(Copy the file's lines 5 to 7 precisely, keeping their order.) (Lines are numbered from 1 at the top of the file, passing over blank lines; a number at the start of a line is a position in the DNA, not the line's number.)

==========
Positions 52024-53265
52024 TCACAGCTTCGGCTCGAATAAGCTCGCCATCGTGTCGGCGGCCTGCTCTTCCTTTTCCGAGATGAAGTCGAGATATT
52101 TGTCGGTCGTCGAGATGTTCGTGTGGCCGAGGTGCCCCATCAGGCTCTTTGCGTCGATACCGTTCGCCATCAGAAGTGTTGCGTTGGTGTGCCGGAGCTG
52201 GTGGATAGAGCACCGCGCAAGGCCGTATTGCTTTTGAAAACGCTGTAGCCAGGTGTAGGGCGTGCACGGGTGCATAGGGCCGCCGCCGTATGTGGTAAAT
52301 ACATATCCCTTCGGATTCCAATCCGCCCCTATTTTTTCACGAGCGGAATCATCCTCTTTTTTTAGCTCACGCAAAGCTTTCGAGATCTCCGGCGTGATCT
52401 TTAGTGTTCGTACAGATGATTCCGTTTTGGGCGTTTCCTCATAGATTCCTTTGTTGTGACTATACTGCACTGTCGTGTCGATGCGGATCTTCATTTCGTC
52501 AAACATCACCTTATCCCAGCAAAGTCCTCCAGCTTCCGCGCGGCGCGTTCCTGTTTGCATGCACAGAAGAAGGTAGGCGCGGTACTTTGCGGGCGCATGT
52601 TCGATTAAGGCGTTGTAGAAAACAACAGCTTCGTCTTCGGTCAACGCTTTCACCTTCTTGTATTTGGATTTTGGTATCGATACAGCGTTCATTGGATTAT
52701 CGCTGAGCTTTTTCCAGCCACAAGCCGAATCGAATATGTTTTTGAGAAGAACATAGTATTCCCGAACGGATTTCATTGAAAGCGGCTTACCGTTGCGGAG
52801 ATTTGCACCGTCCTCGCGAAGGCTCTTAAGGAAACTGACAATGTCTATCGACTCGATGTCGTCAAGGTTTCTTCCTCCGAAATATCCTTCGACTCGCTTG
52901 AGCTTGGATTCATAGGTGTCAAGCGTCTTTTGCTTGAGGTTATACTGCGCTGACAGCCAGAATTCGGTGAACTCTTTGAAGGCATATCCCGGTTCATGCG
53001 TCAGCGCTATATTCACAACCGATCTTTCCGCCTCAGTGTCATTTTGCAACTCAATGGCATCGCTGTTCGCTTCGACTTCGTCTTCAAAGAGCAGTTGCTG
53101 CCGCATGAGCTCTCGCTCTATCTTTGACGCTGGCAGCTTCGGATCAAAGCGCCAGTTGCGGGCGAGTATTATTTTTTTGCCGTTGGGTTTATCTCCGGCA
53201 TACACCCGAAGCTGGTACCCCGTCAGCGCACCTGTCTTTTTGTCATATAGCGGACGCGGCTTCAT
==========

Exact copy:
52301 ACATATCCCTTCGGATTCCAATCCGCCCCTATTTTTTCACGAGCGGAATCATCCTCTTTTTTTAGCTCACGCAAAGCTTTCGAGATCTCCGGCGTGATCT
52401 TTAGTGTTCGTACAGATGATTCCGTTTTGGGCGTTTCCTCATAGATTCCTTTGTTGTGACTATACTGCACTGTCGTGTCGATGCGGATCTTCATTTCGTC
52501 AAACATCACCTTATCCCAGCAAAGTCCTCCAGCTTCCGCGCGGCGCGTTCCTGTTTGCATGCACAGAAGAAGGTAGGCGCGGTACTTTGCGGGCGCATGT